Fruit juices seem like a good idea. Marketed as a source of vitamins, good for hydration and energy, easy to digest and generally loved by children…it’s easy to understand why fruit juices are often incorporated into children’s diets.
However, babies and toddlers do not need juice.(1) Excess consumption can interfere with feeding or consumption of solids.(1,2) Excess consumption may also contribute to metabolic problems, obesity and obesity-related diseases risks.(1-7). In terms of nutritional values, such as vitamins and fibre, whole fruits are much better.(1,6,7)
Dentally, regular consumption of fruit juices may cause problems that lead to teeth sensitivity and /or toothaches. All juices, freshly squeezed or 100% fruit concentrate or other, are sweet, sour and sticky.
These 3 “S” in combination render fruit juices as high risks for oral health:
- Sweet - Sugars in juice, even if natural fruit sugars, contribute to dental decay risks;
Sour - Acids in juice, even if natural fruit acids, contribute to dental erosion risks;
Sticky - Juice sticks to teeth as it washes over them and delays being washed away by saliva (oral clearance), prolonging the negative effects of sugars and acids. (4, 7-8)
Introduction to and frequent consumption of fruit juices during infancy contribute to increased lifetime dental decay risks.(7) Decay (dentists call this "dental caries") experience are increased in young children who are offered sugary drinks once a week or more and brushing less than twice a day.(4,7,8)
Taking into account general health and oral health, when it comes to fruit juices, the National Health and Medical Research Council of Australia (NHMRC)’s feeding guideline (1) recommends:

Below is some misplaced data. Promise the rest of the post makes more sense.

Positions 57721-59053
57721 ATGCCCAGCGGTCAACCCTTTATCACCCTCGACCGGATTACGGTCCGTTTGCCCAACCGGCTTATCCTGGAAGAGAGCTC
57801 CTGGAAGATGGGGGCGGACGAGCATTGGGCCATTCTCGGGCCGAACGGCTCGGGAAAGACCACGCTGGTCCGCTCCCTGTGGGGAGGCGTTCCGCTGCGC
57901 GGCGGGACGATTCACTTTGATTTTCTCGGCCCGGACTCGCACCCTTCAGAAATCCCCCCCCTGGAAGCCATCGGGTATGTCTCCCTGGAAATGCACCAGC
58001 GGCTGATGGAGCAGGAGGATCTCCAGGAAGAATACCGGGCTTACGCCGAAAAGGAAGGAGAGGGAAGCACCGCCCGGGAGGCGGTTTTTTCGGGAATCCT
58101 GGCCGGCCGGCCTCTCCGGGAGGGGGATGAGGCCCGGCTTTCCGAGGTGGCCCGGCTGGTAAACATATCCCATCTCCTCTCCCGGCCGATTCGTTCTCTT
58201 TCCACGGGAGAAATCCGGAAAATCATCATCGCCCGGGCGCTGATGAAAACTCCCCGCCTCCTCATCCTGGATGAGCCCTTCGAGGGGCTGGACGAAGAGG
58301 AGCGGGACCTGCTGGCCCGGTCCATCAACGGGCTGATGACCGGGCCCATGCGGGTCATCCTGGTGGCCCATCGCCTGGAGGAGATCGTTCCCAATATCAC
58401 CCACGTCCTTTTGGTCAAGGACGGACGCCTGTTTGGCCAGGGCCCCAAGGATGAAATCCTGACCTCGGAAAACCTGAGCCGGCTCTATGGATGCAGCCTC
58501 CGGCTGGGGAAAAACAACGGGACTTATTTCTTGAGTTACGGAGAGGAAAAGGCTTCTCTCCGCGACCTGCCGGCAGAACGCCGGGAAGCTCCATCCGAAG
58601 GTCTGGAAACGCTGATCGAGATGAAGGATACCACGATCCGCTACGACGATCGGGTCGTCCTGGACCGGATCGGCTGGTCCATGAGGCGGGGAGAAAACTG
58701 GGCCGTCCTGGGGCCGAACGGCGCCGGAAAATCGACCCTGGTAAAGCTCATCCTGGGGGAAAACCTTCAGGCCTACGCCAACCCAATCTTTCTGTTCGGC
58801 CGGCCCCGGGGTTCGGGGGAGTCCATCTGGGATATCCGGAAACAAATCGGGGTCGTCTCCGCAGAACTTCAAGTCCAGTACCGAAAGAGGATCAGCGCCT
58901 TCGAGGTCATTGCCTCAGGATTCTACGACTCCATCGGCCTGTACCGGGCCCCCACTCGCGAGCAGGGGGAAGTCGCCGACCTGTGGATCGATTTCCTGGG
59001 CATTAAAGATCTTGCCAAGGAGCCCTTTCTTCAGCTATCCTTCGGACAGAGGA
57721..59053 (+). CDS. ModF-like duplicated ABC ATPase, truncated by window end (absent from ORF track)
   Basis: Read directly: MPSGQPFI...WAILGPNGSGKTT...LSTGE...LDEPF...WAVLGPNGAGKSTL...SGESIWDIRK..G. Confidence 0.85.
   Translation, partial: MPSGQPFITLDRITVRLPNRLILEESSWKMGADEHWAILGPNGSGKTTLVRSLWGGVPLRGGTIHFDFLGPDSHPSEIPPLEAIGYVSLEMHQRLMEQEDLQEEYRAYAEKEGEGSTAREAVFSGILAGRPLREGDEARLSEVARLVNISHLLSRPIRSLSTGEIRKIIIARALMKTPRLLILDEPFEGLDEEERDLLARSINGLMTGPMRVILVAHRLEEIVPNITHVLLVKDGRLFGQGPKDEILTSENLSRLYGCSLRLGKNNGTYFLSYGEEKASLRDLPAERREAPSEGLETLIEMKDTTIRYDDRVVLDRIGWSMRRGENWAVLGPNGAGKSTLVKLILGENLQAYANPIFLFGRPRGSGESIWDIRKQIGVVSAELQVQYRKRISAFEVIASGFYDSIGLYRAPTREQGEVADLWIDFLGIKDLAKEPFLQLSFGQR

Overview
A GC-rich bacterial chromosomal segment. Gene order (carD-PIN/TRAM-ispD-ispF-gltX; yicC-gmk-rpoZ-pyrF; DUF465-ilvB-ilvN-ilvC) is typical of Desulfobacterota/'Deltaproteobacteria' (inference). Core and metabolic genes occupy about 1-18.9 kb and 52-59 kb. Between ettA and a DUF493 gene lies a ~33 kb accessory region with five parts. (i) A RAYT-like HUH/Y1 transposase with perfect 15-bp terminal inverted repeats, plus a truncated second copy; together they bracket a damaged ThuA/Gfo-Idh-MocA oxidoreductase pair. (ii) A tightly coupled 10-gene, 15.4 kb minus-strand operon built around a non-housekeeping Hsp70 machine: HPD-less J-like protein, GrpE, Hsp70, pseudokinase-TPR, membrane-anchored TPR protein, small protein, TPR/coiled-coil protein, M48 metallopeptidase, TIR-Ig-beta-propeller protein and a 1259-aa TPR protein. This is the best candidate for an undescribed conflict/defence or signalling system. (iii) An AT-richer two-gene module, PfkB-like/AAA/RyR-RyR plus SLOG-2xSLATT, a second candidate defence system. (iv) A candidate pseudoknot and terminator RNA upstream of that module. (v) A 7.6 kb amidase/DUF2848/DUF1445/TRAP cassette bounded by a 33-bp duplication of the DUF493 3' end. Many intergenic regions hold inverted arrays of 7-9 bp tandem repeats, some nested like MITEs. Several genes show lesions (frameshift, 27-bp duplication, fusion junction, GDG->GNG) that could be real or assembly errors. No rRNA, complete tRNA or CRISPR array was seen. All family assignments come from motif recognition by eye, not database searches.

- “Exclusively breastfed infants do not require additional fluids up to 6 months of age.”
- “Avoid leaving an infant unattended with a bottle containing liquids (i.e. no bottle propping).”
- “Avoid juices and sugar-sweetened drinks and foods and drinks with added sugars.”
- “Fruit juice is not necessary or recommended for infants. Consumption may interfere with their intake of breastmilk or infant formula.”
So, on a daily basis, “tap into water” instead.
Smiles and Hugs,
- National Health and Medical Research Council. Infant feeding guidelines: a summary. Canberra: NHMRC. Published online February 2013. Last update September 2015. Accessed online: https://www.nhmrc.gov.au/guidelines-publications/n56.
- Park S, Pan L, Sherry B, Li R. The association of sugar-sweetened beverage intake during infancy with sugar-sweetened beverage intake at 6 years of age. Pediatrics 2014; 134(Suppl.1): S56-62, doi:10.1542/peds.2014-0646J.
- De Ruyter JC, Olthof MR, Seidell JC, Katan MB. A trial of sugar-free or sugar-sweetened beverages and body weight in children. N Engl J Med 2012; 387(15): 1397-406. doi: 10.1056/NEJMoa1203034.
- Armfield JM, Spencer AJ, Roberts-Thomson KF, Plastow K. Water fluoridation and the association of sugar-sweetened beverage consumption and dental caries in Australian children. Am J Public Health 2013; 103(3): 494-500. doi: 10.2105/AJPH.2012.300889. Epub 2013 Jan 17.
- Shefferly A, Scharf RJ, BeBoer MD. Longitudinal evaluation of 100% fruit juice consumption on BMI status in 2-5-year-old children. Pediatr Obes 2016; 11(3): 221-227.doi: 10.1111/ijpo.12048.
- Bray GA, Popkin BM. Calorie-sweetened beverages and fructose: what have we learned 10 years later. Pediatr Obes 2013; 8(4): 242-248. doi; 10.111/j.2047-6310.2013.00171.x.
- Park S, Lin M, Onufrak S, Li R. Association of sugar-sweetened beverage intake during infancy with dental caries in 6-year-olds. Clin Nutr Res 2015; 4(1): 9-17. doi: 10.7762/cnr.2015.4.1.9.
- Wigen TI, Wang NJ. Does early establishment of favourable oral health behavior influence caries experience at age 5 years? Acta Odontol Scand 2015; 73(3): 182-187. doi: 10.3109/00016357.2014.976264.